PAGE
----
It has been a record-breaking year for legislation aiming to limit the rights of transgender people in the United States. Twenty states proposed laws impeding gender-affirming medical care for minors in 2021, and Arkansas became the first state to outlaw gender-affirming care for adolescents under 18 years of age. Denying gender-affirming health care to anyone that is transgender is akin to withholding medical treatment. The American Academy of Pediatrics (AAP), American Medical Association (AMA), and American Academy of Family Physicians (AAFP) are just some of the leading medical organizations that have recently spoken out against such legislation targeting the health and welfare of transgender youth.

By the age of five or six, most children will recognize their gender. While most children identify with their birth-assigned sex, some experience incongruence that can affect their emotional and psychological wellbeing (a mental health condition known as gender dysphoria). In addition to depression, anxiety, social withdrawal, and self-harming behavior, transgender youth have high rates of suicidal ideation and suicide attempts, rates that increase during the physiological changes of puberty. However, not all persons with gender variance experience psychological distress and gender-affirming health care is appropriate for all persons with gender incongruence.  

Ideally, gender-affirming health care for youth with gender variance consists of a multidisciplinary team of mental health and medical professionals to assist them and their families with the medical and social aspects of gender transitioning. While medical and surgical interventions can facilitate physical transitioning, social transitioning is a crucial component of comprehensive care. Social transitioning may involve a change in name and preferred pronouns as well as aesthetic choices regarding clothing, hairstyle, and comportment. Social support (including family support) and counseling can help tremendously during this time.

Many gender non-conforming youth experience discomfort during puberty as their bodies begin to change in undesirable ways. Puberty suppressing hormone therapy is a reversible intervention that delays puberty, allowing transgender or gender diverse youth more time to explore their gender identity and expression before many of the permanent physiologic changes of puberty take place. Notably, this therapy is recommended for pubescent youth during Tanner stages two-three (i.e., in whom puberty has begun) but not before. In a recent systematic review, pubertal suppression was associated with improvement in general functioning, depressive symptoms, emotional and behavioral issues, and suicidal ideation in adolescents.

If additional transitioning is desired after pubertal suppressive therapy, hormone therapy can further promote masculine or feminine characteristics and initiate puberty in the desired direction. Testosterone is the cornerstone of gender-affirming medical therapy for transgender males and estrogen with antiandrogen is commonly used for transgender females. A trial of 148 children receiving gender-affirming hormone therapy reported improvements in body satisfaction and a decrease in depression and anxiety.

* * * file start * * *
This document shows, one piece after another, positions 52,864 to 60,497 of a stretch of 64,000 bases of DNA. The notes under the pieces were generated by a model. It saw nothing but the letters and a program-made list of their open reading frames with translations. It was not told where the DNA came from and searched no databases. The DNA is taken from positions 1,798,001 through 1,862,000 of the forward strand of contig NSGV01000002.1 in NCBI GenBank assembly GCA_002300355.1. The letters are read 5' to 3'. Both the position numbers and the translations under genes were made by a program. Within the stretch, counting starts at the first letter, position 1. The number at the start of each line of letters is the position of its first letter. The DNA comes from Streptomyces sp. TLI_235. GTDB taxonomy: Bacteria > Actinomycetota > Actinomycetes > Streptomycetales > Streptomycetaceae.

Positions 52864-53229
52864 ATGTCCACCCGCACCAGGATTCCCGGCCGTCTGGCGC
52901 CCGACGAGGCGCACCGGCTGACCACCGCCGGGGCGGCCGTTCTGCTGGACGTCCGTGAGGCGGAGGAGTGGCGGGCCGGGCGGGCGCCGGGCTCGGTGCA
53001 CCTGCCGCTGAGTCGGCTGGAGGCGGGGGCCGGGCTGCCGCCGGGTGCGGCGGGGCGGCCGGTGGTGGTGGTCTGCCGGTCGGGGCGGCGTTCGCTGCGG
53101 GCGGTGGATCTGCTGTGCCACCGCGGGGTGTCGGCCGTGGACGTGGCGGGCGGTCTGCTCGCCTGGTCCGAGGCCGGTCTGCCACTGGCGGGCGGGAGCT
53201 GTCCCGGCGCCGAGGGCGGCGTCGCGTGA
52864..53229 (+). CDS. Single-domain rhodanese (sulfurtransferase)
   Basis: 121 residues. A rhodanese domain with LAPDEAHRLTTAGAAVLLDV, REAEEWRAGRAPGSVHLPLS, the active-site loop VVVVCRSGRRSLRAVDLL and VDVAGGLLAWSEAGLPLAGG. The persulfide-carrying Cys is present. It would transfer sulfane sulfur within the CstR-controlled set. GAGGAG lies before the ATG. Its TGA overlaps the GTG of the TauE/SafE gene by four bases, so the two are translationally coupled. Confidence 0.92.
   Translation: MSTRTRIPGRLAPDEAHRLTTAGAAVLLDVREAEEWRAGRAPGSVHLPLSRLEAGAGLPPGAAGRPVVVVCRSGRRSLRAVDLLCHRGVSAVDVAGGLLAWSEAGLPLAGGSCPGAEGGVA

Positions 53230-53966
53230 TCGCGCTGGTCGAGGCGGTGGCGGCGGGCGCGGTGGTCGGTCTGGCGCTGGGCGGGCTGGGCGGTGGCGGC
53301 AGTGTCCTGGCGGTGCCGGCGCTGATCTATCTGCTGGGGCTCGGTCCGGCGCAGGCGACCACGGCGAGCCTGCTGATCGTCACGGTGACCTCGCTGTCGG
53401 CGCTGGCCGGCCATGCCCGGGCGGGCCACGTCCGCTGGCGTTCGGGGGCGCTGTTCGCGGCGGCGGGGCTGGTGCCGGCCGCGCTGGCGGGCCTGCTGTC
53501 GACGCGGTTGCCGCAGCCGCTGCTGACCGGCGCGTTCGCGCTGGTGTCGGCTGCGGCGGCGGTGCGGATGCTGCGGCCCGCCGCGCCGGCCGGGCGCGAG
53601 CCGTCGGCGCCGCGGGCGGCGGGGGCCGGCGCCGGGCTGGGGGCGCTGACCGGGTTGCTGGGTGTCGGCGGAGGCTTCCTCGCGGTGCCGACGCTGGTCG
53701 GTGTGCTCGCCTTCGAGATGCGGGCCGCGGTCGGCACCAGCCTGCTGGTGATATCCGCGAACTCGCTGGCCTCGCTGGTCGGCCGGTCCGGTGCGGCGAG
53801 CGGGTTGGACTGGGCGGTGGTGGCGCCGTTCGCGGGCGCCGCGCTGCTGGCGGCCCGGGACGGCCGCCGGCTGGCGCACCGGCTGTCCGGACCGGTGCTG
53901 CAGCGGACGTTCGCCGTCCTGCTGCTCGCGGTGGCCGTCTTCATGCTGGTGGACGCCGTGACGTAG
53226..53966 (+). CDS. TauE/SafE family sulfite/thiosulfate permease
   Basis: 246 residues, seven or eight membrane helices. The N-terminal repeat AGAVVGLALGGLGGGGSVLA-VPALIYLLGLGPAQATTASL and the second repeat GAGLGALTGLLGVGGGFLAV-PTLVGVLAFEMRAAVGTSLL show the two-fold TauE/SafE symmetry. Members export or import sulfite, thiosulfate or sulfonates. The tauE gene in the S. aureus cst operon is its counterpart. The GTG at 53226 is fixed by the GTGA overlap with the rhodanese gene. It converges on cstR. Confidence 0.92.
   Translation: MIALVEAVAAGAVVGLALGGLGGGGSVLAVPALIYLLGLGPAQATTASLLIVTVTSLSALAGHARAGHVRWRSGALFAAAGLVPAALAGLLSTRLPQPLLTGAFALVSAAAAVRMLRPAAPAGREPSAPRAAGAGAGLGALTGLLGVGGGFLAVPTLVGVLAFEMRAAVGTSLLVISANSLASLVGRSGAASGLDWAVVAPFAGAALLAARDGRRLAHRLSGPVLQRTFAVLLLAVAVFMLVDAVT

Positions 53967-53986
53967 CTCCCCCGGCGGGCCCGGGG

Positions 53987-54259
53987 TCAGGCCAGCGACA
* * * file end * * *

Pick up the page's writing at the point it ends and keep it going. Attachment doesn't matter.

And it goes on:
Gender-affirming surgery is the most permanent medical intervention for transgender persons. Surgical options may include mastectomy, male chest contouring, breast augmentation, hysterectomy/oophorectomy, and genital reconstruction. Gender-affirming surgery is associated with lower rates of severe psychological distress, suicidal ideation and attempts, binge drinking, and smoking among transgender adults. It’s important to note that current guidelines recommend proceeding through social and hormone-based transitions before considering surgical options and being of legal age (18 years old in the United States), so few adolescents are offered this type of management.

While the true prevalence of gender variance is unknown, nearly 10 percent of high school students reported incongruence between gender identity and sex assigned at birth in a recent survey. Many transgender adolescents continue to identify as transgender into adulthood and benefit from gender-affirming care that is started before permanent, unwanted pubertal changes take place. A limited number of trials report improvements in a range of psychosocial outcomes in adolescents following gender-affirming hormone therapy, but more research is needed. While current antitransgender bills propose to “safeguard children”, the evidence to-date indicates the opposite, and their enforcement would undoubtedly do harm by denying necessary medical care during this very important window of time.

For more information, see the topic on Gender Dysphoria in DynaMed as well as topics on hormone therapy for adolescent female and adolescent male transgender patients.